BU352 Chapter Notes - Chapter 11: Tiffany & Co., Pricing Strategies, Blu-Ray

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28 Jul 2016
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Chapter 11 - Pricing Concepts and Strategies: Establishing
Value
The importance of pricing
Marketers are responsible for setting price
Price = the overall sacrifice a consumer is willing to make to acquire a specific product or service
Usually money but can include the non-monetary such as the time needed to travel to the store
You must match the product/service with the customer's value perceptions
Don’t price it too high or too low
Customers want high value, not necessarily low price
Price is what generates revenue (must focus on this part of the marketing mix because if you mess it up,
even if the rest is perfect you will not get sales)
Price is not only a sacrifice but also an information cue - customers use price to judge the quality
The 5 Cs of Pricing:
Company objectives
Firms have different goals
Some examples of objectives are:
Profit oriented - focus on target profit pricing, maximizing profits, or target return pricing
Sales oriented - set prices low to maximize sales and take sales from competitors
You can also look at it from a different angle - i.e. Tiffany & Co. sets higher prices and focuses on dollar
sales. This maintains their image of prestige to generate sales
Another popular goal is to aim to have higher market share, so not necessarily having the lowest prices
to gain the most customers but you can set prices that give you the highest share of market when
compared to competitors
Competitor oriented - discourage competitors from entering market. Can also use market leadership
strategy or match prices to show similar value.
You measure yourself against the competition
Customer oriented
Aim to have the highest value in the eyes of your customers
Make the purchase process easy for consumers
Customers
Demand curves and pricing
Demand usually increases when price decreases but this isn’t the case for prestige products - where the
higher price leads to a higher quantity sold, up to a certain point
Price elasticity of demand
I.e. if price of milk rises there won’t be much change vs. if the price of steak rises many people will buy
cheaper cuts instead
Price elasticity of demand = % change in quantity demanded / % change in price
Factors influencing the price elasticity:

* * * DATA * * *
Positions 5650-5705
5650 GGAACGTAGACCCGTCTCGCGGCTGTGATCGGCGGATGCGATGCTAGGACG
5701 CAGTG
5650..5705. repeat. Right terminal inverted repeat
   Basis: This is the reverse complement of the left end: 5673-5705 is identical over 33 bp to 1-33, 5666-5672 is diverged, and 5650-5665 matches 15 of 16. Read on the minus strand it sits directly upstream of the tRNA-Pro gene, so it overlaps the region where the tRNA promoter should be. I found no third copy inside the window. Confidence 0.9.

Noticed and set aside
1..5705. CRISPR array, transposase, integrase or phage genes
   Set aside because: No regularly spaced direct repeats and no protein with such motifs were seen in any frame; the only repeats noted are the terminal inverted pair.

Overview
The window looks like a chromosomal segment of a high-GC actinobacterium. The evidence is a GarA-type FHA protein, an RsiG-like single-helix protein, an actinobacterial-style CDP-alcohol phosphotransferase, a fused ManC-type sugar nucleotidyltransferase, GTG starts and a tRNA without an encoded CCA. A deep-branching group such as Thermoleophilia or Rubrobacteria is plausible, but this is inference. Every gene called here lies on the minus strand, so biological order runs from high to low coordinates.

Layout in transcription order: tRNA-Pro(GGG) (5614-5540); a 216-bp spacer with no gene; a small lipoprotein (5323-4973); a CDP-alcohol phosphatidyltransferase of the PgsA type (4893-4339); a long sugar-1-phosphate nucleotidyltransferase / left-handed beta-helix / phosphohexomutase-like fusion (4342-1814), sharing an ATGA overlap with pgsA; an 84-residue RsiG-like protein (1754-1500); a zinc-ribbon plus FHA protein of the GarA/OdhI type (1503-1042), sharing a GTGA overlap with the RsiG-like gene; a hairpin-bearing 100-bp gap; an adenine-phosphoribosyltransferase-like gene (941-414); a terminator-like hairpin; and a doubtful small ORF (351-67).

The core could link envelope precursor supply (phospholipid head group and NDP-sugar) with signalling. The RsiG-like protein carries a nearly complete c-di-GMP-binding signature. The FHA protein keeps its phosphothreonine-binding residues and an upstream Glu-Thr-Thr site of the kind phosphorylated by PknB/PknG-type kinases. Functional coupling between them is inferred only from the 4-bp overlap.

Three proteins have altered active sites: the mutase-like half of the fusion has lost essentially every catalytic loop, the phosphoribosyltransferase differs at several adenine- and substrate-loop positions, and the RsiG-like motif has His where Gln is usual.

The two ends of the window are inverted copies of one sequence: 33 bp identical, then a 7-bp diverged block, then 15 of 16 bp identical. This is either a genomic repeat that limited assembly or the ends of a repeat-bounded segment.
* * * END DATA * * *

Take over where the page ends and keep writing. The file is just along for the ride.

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Income effect
Substitution effect
Price elasticity
Cross-price elasticity - i.e. the price of blu-ray player drops, the demand for blu-ray discs increases
rapidly
Complementary products - demands rise and fall together
Substitute products - changes in demand are negatively related
Costs
Prices should not be based on costs → customers care about perceived value of the product and not the
firm’s costs to produce and sell the product
Variable costs - vary with production volume
Very complex for services
Fixed costs - remain at the same level regardless of production level
Total costs = VC + FC
Break-even analysis
Break-even point in units = fixed costs / contribution margin per unit
Competition
Four levels of competition:
Monopoly - one firm
Oligopoly - few firms
I.e. banking, retail gasoline industry
When there is a price war, that means firms are cutting their prices to gain market share but you don’t
necessarily have to match their price cuts because consumers value other things such as good service,
higher quality, and brand loyalty
Monopolistic competition - many firms selling differentiated products
Pure competition - many firms selling commodities for same price
Rather than engaging in a price war which erodes profits, you want to decommoditize your product.
I.e. all coffee used to just be coffee, but then it was decommoditized by being sold as “100% Colombian
Coffee” where people now know the difference
Channel members
Manufacturers, wholesalers, retailers
They might have different views on how to price things - i.e. the manufacturer wants to have a
prestigious product but the retailer just wants to sell a ton of them so they price it low
Other influences on pricing
The internet
Consumers are buying more and they are more price sensitive
Reduces the cost of finding lower-price alternatives
Showrooming - go to a physical store to touch the merchandise and then purchase it online at a lower
price
Economic factors
Two trends: increase in disposable income and status consciousness
It’s also popular to be saving money - more discount stores like Walmart and Giant Tiger are booming
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